The players were able to stabilize Miri, and with Klarg’s stash of treasure they found some potions of healing they could use to get her on her feet. At this point they’d already had 2 Short Rests, both after the first two battles at the end of our previous session, so it was surprising that those much more difficult combat encounters didn’t require a rest at all. Stupid dragonbreath + my awful initiative rolls!

They’d defeated the boss but still hadn’t located their employer Gundren Rockseeker. A final path remained in the Western half of the caves, which Kethra explored ahead (darkvision plus a great stealth bonus is a very useful combo).

d&dA horde of goblins surrounded a campfire in the final room, where a boss goblin stood on a ledge along with a human captive – Sildar Hallwinter, Gundren’s bodyguard. Finally we had a chance for a bit of role-playing and dialogue – though two goblins would die before I’d get a chance given my awful initiative rolls. There was also a funny moment when Talus used his Minor Illusion cantrip to conjure a “sexy goblin” among the pack, distracting half of them for the first round of combat.

The goblin leader, Yeemik, wanted to depose Klarg as leader of this band of Cragmaws. The players had already dispatched of Klarg, though Yeemik wasn’t yet aware of that, and demanded to see the head. Kalinaar had dramatically cut off the head and thrown it into the fire back in Klarg’s chamber, so Talus offered to go retrieve it.

Kalinaar kept Yeemik talking, so I had Sildar slowly worm his way closer to his goblin captor, and attempt to communicate to the others through meaningful glances at grunts. When Talus returned with the head, he used Mage Hand to float it toward him. I timed it that when Yeemik grabbed the head, Sildar tackled his legs, forcing a Dex saving throw from Yeemik. He failed, and fell into the cavern below, taking damage and re-initiating combat for everyone.

Yeemik was focused-fired and went down quick. though the remaining two goblins got in some deep wounds, including bringing down Kalinaar with a particularly deadly strike. Talus pulled off a sleep spell to give everyone some breathing room, and everyone performed some decidedly un-heroic murder of the remaining sleeping goblins.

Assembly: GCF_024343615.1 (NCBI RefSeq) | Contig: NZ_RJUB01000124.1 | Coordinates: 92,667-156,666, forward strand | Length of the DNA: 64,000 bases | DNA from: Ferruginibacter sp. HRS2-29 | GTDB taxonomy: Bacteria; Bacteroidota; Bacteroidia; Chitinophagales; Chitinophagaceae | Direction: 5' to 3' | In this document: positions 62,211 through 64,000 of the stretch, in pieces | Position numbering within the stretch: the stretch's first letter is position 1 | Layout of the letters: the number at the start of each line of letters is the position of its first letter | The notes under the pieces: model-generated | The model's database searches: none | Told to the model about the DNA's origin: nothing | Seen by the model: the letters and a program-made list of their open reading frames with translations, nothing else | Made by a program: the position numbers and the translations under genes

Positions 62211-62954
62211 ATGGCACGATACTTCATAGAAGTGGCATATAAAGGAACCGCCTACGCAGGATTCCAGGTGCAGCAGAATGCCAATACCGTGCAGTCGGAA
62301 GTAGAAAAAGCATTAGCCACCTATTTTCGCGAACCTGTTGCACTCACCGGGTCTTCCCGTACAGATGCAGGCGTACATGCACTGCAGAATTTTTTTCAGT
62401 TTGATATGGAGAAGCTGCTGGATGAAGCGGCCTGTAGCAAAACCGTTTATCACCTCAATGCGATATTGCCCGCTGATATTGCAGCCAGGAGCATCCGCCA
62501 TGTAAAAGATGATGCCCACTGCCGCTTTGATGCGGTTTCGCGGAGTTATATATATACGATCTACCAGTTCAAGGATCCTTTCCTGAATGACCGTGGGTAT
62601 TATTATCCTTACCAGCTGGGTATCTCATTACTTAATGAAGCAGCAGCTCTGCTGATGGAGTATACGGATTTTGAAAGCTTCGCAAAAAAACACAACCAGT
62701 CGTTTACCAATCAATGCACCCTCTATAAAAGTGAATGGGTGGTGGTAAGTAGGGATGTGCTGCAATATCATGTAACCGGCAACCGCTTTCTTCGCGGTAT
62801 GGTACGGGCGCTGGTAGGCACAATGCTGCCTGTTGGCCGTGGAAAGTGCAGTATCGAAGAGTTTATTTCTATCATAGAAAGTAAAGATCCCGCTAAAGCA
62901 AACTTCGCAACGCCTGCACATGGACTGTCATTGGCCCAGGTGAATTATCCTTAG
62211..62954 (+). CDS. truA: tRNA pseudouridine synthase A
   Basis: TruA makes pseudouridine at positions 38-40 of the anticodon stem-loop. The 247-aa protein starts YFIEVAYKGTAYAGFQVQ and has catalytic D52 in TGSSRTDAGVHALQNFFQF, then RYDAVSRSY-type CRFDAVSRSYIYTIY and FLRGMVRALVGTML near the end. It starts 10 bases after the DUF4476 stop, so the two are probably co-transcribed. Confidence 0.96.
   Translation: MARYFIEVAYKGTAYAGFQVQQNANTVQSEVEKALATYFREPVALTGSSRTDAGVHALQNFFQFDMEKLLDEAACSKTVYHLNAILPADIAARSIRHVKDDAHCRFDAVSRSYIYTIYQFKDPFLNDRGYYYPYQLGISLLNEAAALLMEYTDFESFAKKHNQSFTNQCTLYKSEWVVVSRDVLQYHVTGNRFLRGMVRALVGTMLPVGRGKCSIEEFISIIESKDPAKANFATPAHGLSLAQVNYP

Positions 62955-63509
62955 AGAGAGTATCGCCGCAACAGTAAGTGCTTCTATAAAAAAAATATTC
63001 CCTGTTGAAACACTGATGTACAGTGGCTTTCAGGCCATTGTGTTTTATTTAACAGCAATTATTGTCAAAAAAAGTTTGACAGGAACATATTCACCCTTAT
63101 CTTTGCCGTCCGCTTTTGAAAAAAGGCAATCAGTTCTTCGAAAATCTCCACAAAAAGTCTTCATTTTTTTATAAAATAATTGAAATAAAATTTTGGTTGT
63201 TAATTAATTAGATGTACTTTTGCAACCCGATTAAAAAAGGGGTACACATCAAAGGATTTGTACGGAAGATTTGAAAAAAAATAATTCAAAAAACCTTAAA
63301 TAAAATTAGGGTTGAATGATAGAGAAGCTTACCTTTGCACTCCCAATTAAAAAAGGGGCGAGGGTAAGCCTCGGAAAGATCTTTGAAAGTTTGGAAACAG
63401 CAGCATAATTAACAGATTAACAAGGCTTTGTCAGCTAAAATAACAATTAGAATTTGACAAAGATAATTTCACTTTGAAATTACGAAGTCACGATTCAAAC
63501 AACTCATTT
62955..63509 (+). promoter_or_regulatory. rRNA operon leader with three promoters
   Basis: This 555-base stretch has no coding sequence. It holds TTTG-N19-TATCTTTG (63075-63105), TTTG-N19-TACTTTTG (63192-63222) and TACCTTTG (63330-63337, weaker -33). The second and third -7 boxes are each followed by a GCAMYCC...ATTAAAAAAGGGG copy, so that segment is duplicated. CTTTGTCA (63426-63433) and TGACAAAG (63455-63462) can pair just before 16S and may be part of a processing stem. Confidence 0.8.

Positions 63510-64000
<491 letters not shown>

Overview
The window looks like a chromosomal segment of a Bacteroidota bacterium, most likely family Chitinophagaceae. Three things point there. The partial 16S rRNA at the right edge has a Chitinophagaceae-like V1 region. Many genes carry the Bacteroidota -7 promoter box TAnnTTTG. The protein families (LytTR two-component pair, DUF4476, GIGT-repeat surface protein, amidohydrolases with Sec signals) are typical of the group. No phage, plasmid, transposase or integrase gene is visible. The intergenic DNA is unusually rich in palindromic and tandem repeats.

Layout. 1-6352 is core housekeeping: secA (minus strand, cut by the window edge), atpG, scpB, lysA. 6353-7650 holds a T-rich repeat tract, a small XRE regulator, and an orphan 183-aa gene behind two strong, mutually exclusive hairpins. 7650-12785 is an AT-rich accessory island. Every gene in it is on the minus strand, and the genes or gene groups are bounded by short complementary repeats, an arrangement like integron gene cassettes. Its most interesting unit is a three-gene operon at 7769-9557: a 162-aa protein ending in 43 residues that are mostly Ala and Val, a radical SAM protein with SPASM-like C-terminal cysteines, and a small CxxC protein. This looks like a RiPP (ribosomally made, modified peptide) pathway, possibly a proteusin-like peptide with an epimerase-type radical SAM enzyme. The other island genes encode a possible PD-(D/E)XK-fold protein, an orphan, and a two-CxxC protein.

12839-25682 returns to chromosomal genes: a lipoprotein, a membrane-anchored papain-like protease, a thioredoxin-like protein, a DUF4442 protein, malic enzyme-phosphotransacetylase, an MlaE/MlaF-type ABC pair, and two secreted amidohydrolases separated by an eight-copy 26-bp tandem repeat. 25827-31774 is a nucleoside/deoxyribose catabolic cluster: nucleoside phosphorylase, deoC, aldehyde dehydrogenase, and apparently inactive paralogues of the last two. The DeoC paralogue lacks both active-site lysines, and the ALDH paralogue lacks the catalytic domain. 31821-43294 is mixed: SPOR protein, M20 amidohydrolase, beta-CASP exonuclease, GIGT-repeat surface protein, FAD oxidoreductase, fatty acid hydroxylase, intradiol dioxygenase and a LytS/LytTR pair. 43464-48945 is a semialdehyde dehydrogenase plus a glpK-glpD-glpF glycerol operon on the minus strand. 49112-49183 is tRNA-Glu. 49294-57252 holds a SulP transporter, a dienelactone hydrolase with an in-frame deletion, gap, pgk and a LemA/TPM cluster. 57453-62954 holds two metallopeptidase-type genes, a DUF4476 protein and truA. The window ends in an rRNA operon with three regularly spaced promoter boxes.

By the end of this third combat encounter we’d gone a little over our allotted time and had to end it there. The heroes had earned enough experience to get to level 2, and a now rescued Sildar can hopefully give them some answers.

We didn’t make it quite as far as I expected, but the players’ slow and cautious approach definitely paid off as they scouted each encounter and planned accordingly (mostly). I was pleased that we completed all of Cragmaw Hideout, and the level up gives everyone a chance to look over their characters’ new abilities and be prepared to raise them to level 2 at the beginning of our next session. Yay no more super squishy level 1 characters!

Next time: Answers (and possibly more questions) from Sildar, and onward to Phandalin!

Watch our sessions live on my YouTube channel every Sunday night beginning at 9:30pm Central. Subscribe and catch up on previous episodes!

 

D&D 5E – “Lost Mine of Phandelver” Session 1 Recap

Our new adventurers begin their journey as supply wagon escorts when they’re ambushed by goblins, and track them back to their hideout.

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Watch our sessions live on my YouTube channel every Sunday night beginning at 9:30pm Central. Subscribe and catch up on previous episodes!

 

Finally, our first official session of Dungeons & Dragons! We were all very excited to get started after weeks of planning. Already I felt much more confident with the rules and setting than I ever did with Shadowrun. We spent a good chunk of time at the beginning introducing our characters and setting the stage for our adventure, but my players still made it about as far as I anticipated they would in our normal 2-2.5 hour session time. If you haven’t already, be sure to read this blog post introducing everyone’s unique characters. Continue reading “D&D 5E – “Lost Mine of Phandelver” Session 1 Recap”